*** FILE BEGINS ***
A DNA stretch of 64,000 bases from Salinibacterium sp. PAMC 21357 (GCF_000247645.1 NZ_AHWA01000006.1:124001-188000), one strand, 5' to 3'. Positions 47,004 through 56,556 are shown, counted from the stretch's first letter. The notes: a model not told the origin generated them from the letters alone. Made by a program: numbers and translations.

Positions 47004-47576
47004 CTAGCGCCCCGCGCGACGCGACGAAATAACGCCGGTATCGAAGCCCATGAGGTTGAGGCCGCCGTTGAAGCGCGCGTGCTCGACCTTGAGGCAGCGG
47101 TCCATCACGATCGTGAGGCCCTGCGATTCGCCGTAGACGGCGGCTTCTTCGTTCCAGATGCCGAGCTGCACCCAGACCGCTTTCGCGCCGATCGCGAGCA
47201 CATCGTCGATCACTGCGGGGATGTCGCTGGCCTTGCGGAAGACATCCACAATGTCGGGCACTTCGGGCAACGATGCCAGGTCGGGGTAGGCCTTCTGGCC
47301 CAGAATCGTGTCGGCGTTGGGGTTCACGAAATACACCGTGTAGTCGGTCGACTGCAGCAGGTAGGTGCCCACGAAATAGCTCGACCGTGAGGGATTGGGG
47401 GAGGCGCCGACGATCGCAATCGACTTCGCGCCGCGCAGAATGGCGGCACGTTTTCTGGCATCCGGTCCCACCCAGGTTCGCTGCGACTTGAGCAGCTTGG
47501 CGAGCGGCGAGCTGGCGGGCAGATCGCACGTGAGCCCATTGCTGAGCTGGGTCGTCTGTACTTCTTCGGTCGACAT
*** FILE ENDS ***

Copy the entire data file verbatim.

A DNA stretch of 64,000 bases from Salinibacterium sp. PAMC 21357 (GCF_000247645.1 NZ_AHWA01000006.1:124001-188000), one strand, 5' to 3'. Positions 47,004 through 56,556 are shown, counted from the stretch's first letter. The notes: a model not told the origin generated them from the letters alone. Made by a program: numbers and translations.

Positions 47004-47576
47004 CTAGCGCCCCGCGCGACGCGACGAAATAACGCCGGTATCGAAGCCCATGAGGTTGAGGCCGCCGTTGAAGCGCGCGTGCTCGACCTTGAGGCAGCGG
47101 TCCATCACGATCGTGAGGCCCTGCGATTCGCCGTAGACGGCGGCTTCTTCGTTCCAGATGCCGAGCTGCACCCAGACCGCTTTCGCGCCGATCGCGAGCA
47201 CATCGTCGATCACTGCGGGGATGTCGCTGGCCTTGCGGAAGACATCCACAATGTCGGGCACTTCGGGCAACGATGCCAGGTCGGGGTAGGCCTTCTGGCC
47301 CAGAATCGTGTCGGCGTTGGGGTTCACGAAATACACCGTGTAGTCGGTCGACTGCAGCAGGTAGGTGCCCACGAAATAGCTCGACCGTGAGGGATTGGGG
47401 GAGGCGCCGACGATCGCAATCGACTTCGCGCCGCGCAGAATGGCGGCACGTTTTCTGGCATCCGGTCCCACCCAGGTTCGCTGCGACTTGAGCAGCTTGG
47501 CGAGCGGCGAGCTGGCGGGCAGATCGCACGTGAGCCCATTGCTGAGCTGGGTCGTCTGTACTTCTTCGGTCGACAT